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Okay, funny but doesn't address my question.
Did you try Google?

1st hit:

https://www.barrons.com/articles/van...nd-51582939988

Quote:
A mutual fund that can produce monthly retirement income for decades—the opposite of a target-date fund—has long been the moonshot of asset management. But after 12 years of trying, Vanguard is throwing in the towel. ...

Vanguard Managed Payout has returned capital as part of its monthly distributions for years. Its two monthly distributions this year included 90% return of capital.

But the fund also had performance issues that made it tough to hit distribution targets. As Barron’s reported last February, Vanguard cut its 2019 target payout by 8% after the portfolio took a hit the previous year. ....

One hurdle: Managed payout funds have long had trouble hitting their income targets without dipping into capital—simply giving investors part of their money back. ....

“Managed payout funds failed,” he said in an interview. “They tried to give you monthly income but they weren’t able to increase the dividends much, if ever. You would have done much better in a fund like Vanguard Wellington (VWENX).”
TANSTAAFL

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Old 03-12-2020, 08:10 PM   #55
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Thanks for that (I'd read it, was looking for other viewpoints.) I almost went for VPGDX, but went with AMJVX instead when I retired last year. So far, so good.

NOW I gotta Google Tanstaafl ...

Edit: yup. No such thing. Although, Costco still serves a magnificent $1.50 hot dog ...

If only VWELX or VWINX had a 5% payout ...
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Old 03-13-2020, 10:50 AM   #56
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Thanks for that (I'd read it, was looking for other viewpoints.) I almost went for VPGDX, but went with AMJVX instead when I retired last year. So far, so good.
....

If only VWELX or VWINX had a 5% payout ...
WADR, I believe you are fooling yourself.

Over the long run, AMJVX has terribly under-performed SPY, VWELX or VWINX.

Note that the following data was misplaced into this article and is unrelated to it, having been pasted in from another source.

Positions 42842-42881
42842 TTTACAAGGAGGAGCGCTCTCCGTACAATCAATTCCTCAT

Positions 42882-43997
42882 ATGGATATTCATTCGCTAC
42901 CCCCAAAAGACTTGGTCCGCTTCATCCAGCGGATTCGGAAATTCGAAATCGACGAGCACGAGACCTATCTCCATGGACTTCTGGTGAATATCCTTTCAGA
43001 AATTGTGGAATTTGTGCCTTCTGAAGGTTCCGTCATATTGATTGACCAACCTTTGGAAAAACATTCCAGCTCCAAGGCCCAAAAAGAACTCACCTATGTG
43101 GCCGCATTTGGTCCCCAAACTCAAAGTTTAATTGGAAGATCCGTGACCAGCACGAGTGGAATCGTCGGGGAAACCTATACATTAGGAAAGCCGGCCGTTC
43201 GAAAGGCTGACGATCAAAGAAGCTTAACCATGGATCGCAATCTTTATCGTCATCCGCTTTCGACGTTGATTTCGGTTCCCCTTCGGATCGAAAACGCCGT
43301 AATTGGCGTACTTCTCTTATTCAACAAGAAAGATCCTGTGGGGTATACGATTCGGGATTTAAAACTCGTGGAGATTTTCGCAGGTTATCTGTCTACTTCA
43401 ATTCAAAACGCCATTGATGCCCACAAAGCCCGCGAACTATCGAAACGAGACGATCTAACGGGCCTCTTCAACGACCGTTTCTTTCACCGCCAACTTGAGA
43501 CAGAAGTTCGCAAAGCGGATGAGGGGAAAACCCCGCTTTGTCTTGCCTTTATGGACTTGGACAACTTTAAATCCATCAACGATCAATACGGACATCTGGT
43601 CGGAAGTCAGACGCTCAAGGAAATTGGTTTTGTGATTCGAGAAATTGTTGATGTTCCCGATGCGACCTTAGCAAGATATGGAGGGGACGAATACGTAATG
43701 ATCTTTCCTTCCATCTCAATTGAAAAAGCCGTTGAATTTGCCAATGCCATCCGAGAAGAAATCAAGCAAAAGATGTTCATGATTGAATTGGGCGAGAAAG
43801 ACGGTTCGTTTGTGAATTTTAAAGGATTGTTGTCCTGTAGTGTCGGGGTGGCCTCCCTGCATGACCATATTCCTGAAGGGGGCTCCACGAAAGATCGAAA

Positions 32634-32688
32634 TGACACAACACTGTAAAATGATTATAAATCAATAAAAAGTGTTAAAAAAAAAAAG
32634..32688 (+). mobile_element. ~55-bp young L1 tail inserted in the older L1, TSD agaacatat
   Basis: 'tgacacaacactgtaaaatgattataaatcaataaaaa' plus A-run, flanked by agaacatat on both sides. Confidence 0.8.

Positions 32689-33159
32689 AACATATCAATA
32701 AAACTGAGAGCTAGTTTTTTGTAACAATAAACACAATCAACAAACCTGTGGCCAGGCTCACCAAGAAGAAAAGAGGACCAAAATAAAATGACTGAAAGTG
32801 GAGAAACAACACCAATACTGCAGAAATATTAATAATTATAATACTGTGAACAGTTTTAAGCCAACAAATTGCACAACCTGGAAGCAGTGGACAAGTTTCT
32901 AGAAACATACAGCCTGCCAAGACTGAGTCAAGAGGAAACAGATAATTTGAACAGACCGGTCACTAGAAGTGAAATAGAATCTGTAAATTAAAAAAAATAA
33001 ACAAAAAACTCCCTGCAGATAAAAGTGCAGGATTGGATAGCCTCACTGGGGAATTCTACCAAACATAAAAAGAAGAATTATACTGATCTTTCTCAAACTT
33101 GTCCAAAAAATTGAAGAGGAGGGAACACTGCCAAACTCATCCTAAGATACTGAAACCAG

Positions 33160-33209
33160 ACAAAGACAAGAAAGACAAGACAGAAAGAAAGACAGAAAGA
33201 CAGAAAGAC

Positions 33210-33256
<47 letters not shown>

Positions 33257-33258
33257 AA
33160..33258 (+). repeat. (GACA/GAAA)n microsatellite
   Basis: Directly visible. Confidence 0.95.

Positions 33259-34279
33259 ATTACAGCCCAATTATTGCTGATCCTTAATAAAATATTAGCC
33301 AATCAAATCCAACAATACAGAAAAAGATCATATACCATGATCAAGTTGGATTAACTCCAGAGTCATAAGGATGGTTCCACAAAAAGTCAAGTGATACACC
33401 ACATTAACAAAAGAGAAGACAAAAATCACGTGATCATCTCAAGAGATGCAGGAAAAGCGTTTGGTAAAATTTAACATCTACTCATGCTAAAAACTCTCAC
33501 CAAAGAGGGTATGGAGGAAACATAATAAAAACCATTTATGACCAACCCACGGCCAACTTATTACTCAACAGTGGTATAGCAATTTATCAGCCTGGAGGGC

Plug them in here:

ttps://stockcharts.com/freecharts/perf.php?SPY,AMJVX,VPGDX,VWINX,VWELX

or here:

www.portfoliovisualizer.com/backtest-portfolio

You can get a 5% payout from VWELX or VWINX or SPY or VTI. Just take it. It's easy, on any time frame you choose, just sell 5% - divs (all annualized to your chosen time frame). That's all your managed funds are doing, there is no magic. DIY, and you are in control.

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Old 03-13-2020, 09:37 PM   #57
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Yup, AMJVX down about 20%. VWINX down about 8% ... crikey!

Were one to switch, should one wait 'til the AMJVX shares have recovered, or switch now to the better-performing VWINX? ...
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Old 03-13-2020, 09:59 PM   #58
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yup, amjvx down about 20%. Vwinx down about 8% ... Crikey!

Were one to switch, should one wait 'til the amjvx shares have recovered, or switch now to the better-performing vwinx? ...
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Old 03-13-2020, 10:06 PM   #59
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....You can get a 5% payout from VWELX or VWINX or SPY or VTI. Just take it. It's easy, on any time frame you choose, just sell 5% - divs (all annualized to your chosen time frame). That's all your managed funds are doing, there is no magic. DIY, and you are in control.

-ERD50
+1 We did that with BIL's mom. She had a Voya fixed annuity that wasn't paying her very much so we withdrew the balance in two different years to spread out the tax impact so the mom didn't pay any taxes on the annuity distributions... the first in December and the remainder in January... we put the proceeds into Wellesley with dividends reinvested and with an automatic sale/withdrawal of $x per month. So it was really like an annuity but with upside for her heirs offset by a remote possibility of that the account might exhaust itself.

In fact, when she needed to go into a nursing home about 5 years later it caused a bit of confusion because the family thought it was an annuity when it was really just a taxable mutual fund account with an automatic withdrawal.
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Old 03-13-2020, 10:38 PM   #60
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Some major economic sector always seems to get creamed now and then. Dividends are cut.
Yep, this time it will be the travel industry cutting divs.